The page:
“I came to Iran as a friend and with friendly intentions, and I am leaving Iran with those feelings not only intact, but strengthened.”
Moore-Gilbert thanked the Australian government and, in particular, the diplomats at the Australian embassy in Tehran, “who have been working tirelessly these past two years and three months to ensure my launching”.
“Thanks also to everyone who has supported me and campaigned for my freedom, it has meant a lot to me to have you behind me during what has been a long and traumatic ordeal.”
Moore-Gilbert’s family said they were “relieved and ecstatic” at his release. “We cannot convey the overwhelming happiness we all feel at this incredible news.”
During his incarceration, Moore-Gilbert had consistently denied the charges against him.
“I am an innocent woman,” she wrote in a letter smuggled out of prison last year, “[and] I have been imprisoned for a crime that I have not committed and for which there is no real evidence.
“This is a grave injustice, but sadly it does not surprise me, from the beginning [of my arrest] it was clear that there were lies and false accusations. “
He also wrote that he had rejected the Iranian government’s proposals to spy for them in exchange for their freedom.
“I am not a spy. I have never been a spy and I have no interest in working for an espionage organization in any country. When I leave Iran, I want to be a free woman and live a free life, not under the shadow of extortion and threats. “
The prime minister spoke with Moore-Gilbert and said she was healthy and “in a good mood”, although she warned that her adjustment to freedom would take time.
Jason Rezaian, the Washington Post reporter who was detained in Iran for 544 days, said he was delighted to see Moore-Gilbert free “after more than two years as a hostage to the Iranian regime.”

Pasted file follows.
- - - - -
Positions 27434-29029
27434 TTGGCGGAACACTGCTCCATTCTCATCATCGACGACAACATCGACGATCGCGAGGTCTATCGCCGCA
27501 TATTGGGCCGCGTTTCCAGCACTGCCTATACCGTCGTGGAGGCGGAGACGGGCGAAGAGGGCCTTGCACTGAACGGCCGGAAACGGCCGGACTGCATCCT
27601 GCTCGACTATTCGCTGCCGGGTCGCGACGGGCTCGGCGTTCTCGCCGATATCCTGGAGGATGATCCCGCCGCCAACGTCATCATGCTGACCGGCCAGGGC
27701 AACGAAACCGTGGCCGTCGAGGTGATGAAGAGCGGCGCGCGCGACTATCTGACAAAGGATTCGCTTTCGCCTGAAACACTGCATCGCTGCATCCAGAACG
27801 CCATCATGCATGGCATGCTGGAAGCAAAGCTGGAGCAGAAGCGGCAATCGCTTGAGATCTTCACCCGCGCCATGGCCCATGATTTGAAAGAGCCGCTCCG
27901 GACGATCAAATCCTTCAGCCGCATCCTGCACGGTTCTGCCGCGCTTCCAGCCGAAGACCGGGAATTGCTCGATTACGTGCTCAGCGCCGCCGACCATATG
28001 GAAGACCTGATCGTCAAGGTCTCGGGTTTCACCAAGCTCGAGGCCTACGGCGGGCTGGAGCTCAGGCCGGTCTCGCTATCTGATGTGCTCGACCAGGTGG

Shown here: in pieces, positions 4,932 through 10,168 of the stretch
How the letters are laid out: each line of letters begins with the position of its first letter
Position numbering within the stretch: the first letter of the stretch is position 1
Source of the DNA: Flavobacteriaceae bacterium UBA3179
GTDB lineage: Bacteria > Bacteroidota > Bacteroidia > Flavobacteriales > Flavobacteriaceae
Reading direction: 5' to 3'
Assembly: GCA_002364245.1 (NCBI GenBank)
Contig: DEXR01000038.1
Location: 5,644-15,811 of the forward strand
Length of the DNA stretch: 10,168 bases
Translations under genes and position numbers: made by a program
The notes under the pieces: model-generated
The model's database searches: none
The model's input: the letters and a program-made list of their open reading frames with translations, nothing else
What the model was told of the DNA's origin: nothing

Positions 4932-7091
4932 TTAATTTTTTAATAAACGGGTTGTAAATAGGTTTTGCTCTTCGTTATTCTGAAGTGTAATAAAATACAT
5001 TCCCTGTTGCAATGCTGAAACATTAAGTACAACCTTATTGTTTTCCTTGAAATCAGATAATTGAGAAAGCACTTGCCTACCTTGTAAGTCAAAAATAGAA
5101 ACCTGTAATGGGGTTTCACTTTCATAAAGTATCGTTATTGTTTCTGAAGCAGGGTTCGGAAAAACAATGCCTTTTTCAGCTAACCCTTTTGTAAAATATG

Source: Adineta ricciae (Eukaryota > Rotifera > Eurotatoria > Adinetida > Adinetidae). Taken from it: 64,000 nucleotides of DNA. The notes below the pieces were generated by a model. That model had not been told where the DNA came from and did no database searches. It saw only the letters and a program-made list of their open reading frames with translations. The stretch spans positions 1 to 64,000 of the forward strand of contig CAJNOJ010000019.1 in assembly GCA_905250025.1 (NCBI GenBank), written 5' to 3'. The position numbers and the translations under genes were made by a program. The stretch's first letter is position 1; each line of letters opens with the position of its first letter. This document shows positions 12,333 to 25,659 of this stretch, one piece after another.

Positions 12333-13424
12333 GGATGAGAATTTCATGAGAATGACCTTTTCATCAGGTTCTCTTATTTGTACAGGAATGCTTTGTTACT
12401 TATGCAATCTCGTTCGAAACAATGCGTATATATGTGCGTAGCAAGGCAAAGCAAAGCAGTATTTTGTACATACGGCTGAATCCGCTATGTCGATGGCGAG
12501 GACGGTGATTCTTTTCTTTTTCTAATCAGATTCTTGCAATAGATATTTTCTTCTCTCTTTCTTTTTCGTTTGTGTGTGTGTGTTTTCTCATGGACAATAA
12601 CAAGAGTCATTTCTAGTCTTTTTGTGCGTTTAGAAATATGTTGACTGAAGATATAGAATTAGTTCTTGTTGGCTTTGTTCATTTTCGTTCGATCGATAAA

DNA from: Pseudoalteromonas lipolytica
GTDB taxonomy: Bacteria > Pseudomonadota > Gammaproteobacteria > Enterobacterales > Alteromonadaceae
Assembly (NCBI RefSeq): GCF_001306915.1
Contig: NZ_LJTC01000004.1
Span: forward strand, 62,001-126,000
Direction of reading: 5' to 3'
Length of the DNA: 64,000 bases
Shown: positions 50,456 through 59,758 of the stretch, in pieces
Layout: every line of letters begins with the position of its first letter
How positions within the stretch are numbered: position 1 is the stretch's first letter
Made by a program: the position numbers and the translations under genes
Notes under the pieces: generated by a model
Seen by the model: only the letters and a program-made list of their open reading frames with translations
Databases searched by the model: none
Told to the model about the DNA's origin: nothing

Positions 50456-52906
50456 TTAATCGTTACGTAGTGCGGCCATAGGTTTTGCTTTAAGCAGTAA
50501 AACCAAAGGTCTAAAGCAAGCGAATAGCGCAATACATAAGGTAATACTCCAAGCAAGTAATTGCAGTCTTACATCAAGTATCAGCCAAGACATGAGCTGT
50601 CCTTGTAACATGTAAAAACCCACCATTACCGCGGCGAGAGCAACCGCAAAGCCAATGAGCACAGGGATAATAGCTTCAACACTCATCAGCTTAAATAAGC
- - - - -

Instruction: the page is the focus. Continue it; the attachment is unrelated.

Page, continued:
“As happy as I am, I know very well the trauma and bewilderment on her face. I wish him health, recovery, privacy and patience. “
Rezaian said governments around the world must pressure Iran to abandon its hostage diplomacy practice.
“It is high time that democratic allies, indeed all responsible governments, work together to end state-sponsored hostage-taking once and for all, starting with Iran, long the most egregious offender in the world. of this barbarous practice. “
Friends and colleagues of Moore-Gilbert who had been campaigning for her freedom said while “on the moon” on her release “let’s be clear, this should never have happened.”
“Kylie was held for ransom by the Iranian regime who saw fit to take an innocent Australian woman hostage to take home its own convicted prisoners abroad,” the campaign group said. said in a statement. “It is a despicable business model with incalculable human consequences.”
Morrison left open the possibility that a renewed nuclear deal with Iran, singled out for possible revitalization by US President-elect Joe Biden, would be used to pressure Iran to halt state-sanctioned hostage-taking. Australia is not part of the agreement, the Joint Comprehensive Plan of Action, but supports its revival after it was abandoned by the Trump administration.
“We have said openly that we believe that improvements can be made to that [agreement] … we would welcome any improvement that leads to more legal behavior from states like Iran. “